Your freezer is a powerful way to make food last longer. Having a well-stocked freezer is especially important in these uncertain times, but you also need to be sure that your frozen food actually tastes good. That’s where these tips for freezing food come into play.
In particular, we’re talking about a variety of approaches that allow you to make the most of your freezer. Some of them are ways to freeze tricky foods, while others focus on tricks for preparing or reheating food to get the most out of it.
You can also check out our other posts on the topic for additional information, including our posts on freezer meals to make at home and foods that don’t freeze well. We’ve also talked about places that deliver freezer meals, if you want a fast and easy way to stock up your freezer.
Tips For Freezing Food
- Freeze Food That Tastes Good
- Plan Ahead Of Time
- Reheat Slowly And Stir
- Season Lightly
- Freeze Herbs In Water
- Use Ice Cube Trays
- Freeze Partly Prepared Foods
- Fill Your Containers
- Remove All The Air You Can
- Let Food Cool Before Freezing
- Freeze In Small Batches
- Double Wrap Foods
- Blanch And Chop Your Leafy Greens
- Undercook Your Pasta
- Separate Out Your Ingredients
- Add Dairy Later
- Freeze Citrus Juice, Not The Fruit
- Portion Your Food First
- Freeze Dinners In Serving Sized Portions
- Chop Up Your Ingredients
- Make Bags For Slow Cooker Dinners
- Spread Out Your Food When You Freeze It
- Grate Your Cheese
- Label Things
- Use The Oldest Foods First
- Put Eggs In A Bag
- Keep Your Freezer Full
- Don’t Block The Vents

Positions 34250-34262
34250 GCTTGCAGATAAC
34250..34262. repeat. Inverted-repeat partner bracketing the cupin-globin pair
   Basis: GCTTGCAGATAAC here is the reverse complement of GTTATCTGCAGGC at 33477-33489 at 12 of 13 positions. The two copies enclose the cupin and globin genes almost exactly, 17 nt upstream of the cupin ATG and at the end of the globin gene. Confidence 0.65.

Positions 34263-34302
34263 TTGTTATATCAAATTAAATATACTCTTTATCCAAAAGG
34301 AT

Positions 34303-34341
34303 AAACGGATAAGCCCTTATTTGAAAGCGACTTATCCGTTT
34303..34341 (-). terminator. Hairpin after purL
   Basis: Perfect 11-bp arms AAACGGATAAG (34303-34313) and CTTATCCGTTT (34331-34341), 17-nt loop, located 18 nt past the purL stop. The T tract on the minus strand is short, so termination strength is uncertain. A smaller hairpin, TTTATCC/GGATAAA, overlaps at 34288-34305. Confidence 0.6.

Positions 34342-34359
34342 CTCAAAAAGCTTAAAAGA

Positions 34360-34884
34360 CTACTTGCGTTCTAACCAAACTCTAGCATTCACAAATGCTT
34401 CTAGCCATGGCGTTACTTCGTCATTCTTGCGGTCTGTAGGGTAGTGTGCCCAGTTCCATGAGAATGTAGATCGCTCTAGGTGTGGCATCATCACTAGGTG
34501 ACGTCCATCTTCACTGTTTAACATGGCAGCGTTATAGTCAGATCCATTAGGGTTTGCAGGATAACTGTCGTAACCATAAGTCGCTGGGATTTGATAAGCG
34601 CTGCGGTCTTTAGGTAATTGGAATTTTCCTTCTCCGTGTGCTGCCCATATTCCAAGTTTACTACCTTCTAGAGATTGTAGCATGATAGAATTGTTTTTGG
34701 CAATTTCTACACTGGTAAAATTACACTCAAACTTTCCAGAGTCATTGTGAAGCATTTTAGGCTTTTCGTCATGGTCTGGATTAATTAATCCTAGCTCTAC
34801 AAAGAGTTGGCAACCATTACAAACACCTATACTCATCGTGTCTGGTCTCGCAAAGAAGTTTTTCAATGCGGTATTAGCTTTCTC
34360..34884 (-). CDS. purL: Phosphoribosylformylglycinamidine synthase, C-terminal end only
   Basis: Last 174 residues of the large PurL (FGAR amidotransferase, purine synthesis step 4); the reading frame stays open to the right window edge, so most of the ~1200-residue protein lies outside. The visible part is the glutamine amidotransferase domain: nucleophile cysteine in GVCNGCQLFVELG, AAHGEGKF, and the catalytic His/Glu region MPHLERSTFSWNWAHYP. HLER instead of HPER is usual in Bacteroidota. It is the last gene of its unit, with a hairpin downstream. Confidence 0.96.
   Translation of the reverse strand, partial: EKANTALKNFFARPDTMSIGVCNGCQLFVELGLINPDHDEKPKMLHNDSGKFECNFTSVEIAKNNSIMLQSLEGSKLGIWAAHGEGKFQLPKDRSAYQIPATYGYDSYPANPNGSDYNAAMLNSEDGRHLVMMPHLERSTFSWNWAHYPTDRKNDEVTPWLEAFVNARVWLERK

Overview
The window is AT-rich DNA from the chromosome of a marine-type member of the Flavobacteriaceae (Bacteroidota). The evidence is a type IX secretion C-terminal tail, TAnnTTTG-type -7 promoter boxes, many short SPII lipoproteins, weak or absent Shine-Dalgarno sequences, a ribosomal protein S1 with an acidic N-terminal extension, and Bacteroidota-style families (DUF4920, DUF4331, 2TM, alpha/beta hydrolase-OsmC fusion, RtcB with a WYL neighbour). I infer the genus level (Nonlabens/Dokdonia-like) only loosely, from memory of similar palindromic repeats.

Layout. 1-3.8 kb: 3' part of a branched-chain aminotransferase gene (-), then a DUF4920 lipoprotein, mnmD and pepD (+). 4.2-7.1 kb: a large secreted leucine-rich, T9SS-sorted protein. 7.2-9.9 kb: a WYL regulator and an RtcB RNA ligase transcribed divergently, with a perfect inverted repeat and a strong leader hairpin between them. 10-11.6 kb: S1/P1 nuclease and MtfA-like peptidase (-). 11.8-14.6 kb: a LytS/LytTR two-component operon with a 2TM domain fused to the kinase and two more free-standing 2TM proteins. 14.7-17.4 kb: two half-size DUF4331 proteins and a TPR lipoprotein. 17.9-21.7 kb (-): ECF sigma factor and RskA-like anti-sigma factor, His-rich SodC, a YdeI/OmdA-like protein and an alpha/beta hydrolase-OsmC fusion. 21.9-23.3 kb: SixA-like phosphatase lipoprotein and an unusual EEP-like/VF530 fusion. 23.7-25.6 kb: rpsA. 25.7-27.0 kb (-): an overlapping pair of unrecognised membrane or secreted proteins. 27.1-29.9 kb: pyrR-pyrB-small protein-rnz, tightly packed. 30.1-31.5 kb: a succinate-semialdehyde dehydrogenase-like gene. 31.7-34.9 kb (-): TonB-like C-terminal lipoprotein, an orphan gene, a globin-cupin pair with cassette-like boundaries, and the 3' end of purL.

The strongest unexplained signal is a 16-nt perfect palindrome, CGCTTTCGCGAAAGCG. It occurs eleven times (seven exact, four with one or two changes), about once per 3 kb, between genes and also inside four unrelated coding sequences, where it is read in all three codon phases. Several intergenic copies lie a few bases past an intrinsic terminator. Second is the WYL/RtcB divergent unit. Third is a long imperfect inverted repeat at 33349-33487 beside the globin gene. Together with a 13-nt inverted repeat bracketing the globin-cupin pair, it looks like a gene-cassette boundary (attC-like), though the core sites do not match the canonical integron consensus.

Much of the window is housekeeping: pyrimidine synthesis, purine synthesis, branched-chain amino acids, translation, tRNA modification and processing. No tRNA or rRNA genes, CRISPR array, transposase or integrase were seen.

- Choose Your Containers Carefully
- Eat Your Frozen Fruit Frozen
- …Or In A Smoothie
Freeze Food That Tastes Good
In the bid to save money and food, many of us end up freezing foods that weren’t all that good the first time around. Doing this just isn’t worth it.
Seriously. Most food tastes at least a little bit less appealing after it has been frozen and reheated. Freezing an unappealing or ‘meh’ dinner just means that you’ll have an even less tasty experience the second time around.
Plan Ahead Of Time
It’s no secret that some meals freeze better than others. Taking the time to plan your meals is a great way to make sure you’re only freezing dishes that are going to turn out well.
When you’re planning, think about the meals that you’ll make and also how you’re going to freeze them. For example, if you’re having curry with rice for dinner, it would normally be best to freeze the curry separately from the rice. You might even skip freezing the rice entirely, as it doesn’t take long to prepare a fresh batch of rice.
Reheat Slowly And Stir
The way you reheat your food can have a huge impact on how it turns out.
For example, dishes with sour cream and cream cheese often don’t reheat well, as you can end up with some very odd textures. But, if you reheat the meal slowly and keep stirring it, you can almost entirely get rid of this issue.
The finished meal isn’t going to look nearly as good as it did initially, that’s true. Still, this approach gives you the chance to freeze many more types of meals than you would otherwise.
While some seasonings have no problems with being frozen, others end up with different flavor profiles. For example, garlic, pepper, and cloves often have a strong bitter flavor, while celery-based seasonings can be more intense.
Whenever possible, it’s best to only season foods lightly before you freeze them. This prevents any changes in flavor from being too noticeable. You can more fully season the meal once it is thawed.
Freeze Herbs In Water Or Oil
Simply sticking springs of an herb in your freezer isn’t going to work well at all, but herbs can be frozen. One of the best ways is to use an ice cube tray. Place the fresh herbs in the cavities of the tray, along with a small amount of water or oil.
Once they’ve been frozen, you can store the little blocks in a freezer safe bag or container. This approach also means that your herbs are in just the right portion sizes.
If you chop the herbs up too, you’ll even be able to throw the little blocks straight into a recipe without any fuss.
Use Ice Cube Trays